Lakou Mizik: Wa Di Yo

July 24, 2016


Wealth of a Poor Nation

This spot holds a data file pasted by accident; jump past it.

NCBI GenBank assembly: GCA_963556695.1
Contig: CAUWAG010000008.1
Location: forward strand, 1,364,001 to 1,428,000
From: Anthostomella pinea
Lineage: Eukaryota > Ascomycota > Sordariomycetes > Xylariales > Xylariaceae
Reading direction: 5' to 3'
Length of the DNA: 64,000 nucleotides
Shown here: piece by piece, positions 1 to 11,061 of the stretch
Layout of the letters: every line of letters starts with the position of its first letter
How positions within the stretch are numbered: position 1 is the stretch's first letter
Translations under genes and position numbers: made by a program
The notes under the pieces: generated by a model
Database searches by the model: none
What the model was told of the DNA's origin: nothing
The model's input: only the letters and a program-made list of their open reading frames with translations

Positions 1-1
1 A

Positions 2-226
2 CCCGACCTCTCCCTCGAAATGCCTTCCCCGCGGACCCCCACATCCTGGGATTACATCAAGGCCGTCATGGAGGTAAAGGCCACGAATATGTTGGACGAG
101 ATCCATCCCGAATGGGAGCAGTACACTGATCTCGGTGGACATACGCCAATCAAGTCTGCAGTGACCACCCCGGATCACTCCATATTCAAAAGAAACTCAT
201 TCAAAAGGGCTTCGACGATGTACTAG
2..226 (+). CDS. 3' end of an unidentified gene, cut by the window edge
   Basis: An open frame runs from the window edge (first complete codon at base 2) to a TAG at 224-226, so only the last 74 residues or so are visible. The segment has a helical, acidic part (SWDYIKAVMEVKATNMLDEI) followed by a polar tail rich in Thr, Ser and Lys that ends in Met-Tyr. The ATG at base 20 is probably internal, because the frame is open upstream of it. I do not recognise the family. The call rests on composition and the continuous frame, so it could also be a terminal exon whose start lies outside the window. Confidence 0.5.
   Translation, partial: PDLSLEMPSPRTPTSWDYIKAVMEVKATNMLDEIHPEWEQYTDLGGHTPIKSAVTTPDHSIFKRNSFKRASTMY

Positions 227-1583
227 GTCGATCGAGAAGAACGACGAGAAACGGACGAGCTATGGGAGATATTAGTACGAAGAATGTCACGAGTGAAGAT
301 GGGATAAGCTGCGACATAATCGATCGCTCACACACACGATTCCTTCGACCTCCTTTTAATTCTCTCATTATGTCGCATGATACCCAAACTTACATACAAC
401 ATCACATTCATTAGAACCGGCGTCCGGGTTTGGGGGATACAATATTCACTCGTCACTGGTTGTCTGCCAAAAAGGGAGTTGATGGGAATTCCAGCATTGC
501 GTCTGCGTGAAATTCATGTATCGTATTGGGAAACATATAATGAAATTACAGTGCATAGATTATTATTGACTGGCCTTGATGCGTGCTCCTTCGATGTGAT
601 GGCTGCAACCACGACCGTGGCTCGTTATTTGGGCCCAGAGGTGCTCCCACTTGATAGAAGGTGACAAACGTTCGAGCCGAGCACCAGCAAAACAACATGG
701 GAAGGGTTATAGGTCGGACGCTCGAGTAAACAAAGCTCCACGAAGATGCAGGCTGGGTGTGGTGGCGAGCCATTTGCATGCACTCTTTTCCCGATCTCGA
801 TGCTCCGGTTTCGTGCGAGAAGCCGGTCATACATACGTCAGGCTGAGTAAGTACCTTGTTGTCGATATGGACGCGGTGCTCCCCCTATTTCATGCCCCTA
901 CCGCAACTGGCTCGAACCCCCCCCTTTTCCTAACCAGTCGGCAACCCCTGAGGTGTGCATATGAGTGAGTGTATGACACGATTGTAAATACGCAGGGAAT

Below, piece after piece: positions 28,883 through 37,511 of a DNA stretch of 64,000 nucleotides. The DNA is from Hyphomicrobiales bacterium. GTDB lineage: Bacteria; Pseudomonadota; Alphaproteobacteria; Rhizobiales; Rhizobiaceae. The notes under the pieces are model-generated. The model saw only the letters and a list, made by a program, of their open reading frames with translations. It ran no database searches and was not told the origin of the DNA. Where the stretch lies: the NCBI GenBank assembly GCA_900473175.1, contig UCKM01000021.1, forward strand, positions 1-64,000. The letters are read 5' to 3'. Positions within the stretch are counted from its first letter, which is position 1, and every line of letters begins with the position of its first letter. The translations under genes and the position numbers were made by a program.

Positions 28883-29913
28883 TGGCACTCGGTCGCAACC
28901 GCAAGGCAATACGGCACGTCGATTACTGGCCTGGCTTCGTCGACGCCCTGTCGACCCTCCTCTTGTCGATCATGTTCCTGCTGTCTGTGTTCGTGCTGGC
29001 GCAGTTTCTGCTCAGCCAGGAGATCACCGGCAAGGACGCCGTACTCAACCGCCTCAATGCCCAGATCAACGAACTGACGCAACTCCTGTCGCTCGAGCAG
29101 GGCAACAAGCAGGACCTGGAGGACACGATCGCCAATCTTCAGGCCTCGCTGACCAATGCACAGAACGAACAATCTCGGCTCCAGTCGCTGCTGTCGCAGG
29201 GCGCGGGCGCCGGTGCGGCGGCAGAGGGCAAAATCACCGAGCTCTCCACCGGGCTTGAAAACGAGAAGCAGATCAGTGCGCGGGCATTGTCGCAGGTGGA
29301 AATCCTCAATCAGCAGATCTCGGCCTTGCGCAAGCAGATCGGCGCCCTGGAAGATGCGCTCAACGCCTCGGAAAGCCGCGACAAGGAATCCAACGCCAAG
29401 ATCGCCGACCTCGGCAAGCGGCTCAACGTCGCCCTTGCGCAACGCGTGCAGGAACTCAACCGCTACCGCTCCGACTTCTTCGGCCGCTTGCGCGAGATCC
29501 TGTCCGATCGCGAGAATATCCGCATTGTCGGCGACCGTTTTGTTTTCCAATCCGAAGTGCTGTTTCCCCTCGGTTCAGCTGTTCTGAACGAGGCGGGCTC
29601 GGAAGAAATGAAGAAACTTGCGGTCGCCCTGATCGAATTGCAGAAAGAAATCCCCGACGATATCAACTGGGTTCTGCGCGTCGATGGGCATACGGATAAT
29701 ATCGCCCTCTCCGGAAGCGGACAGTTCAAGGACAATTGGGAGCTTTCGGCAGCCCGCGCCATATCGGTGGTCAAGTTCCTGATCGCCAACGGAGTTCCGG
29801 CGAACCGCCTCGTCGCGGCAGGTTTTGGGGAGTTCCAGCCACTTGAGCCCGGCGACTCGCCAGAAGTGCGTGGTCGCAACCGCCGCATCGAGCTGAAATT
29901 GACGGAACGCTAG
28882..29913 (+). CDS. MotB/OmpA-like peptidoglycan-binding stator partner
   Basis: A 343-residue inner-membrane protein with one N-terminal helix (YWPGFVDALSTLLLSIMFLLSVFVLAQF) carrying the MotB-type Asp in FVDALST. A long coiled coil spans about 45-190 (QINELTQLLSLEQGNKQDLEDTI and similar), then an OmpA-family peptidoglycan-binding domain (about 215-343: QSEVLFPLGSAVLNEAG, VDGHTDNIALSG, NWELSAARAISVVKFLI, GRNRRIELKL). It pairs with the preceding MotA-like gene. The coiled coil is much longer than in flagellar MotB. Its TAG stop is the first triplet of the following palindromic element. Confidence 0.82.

Listening Post 57. Nothing compensates for losses from war or disaster, but tragedy can generate compassion, medical advances and transformative art. Lakou Mizik, a collective of nine musicians formed after Haiti’s devastating 2010 earthquake, performs to lift a nation’s spirit. Founded by singer-songwriters Steeve Valcourt and Jonas Attis, the group draws from a luxurious sound palette of voodoo ceremony, rara parade, carnival beat, racine (roots), French café and folk music, all sung in Haitian Creole. After several years of live performances, Wa Di Yo (We’re Still Here) is the group’s first album. In Peze Kafe (Ground Coffee), a boy off to sell coffee in the market so his mother can buy food is wrongfully arrested—and worries over what to say when he returns without money (video 1). Tanbou’n Frape (The Drum Beats) extolls the iconic instrument that moves us viscerally: “Wherever it beats, it makes everybody dance/With it we have sung for freedom” (video 2). The starting point of Panama’m Tonbe (My Panama Hat Has Fallen) is the folktale of a Haitian president who died shortly after losing his hat (a bad omen); the song—led by the pure and powerful voice of Nadine Remy—asks elders and ancestors to help the nation pick up its collective fallen hat so it can overcome fate (video 3). Other songs that address emblematic concerns include Anba Siklòn (In a Hurricane) dealing with storms physical and metaphoric; and Poze (Stay Calm) about maintaining composure in a crisis. Wa Di Yo not only demonstrates that a poor nation still stands, it also showcases one resource—music—in which Haiti is wealthy. (Cumbancha)






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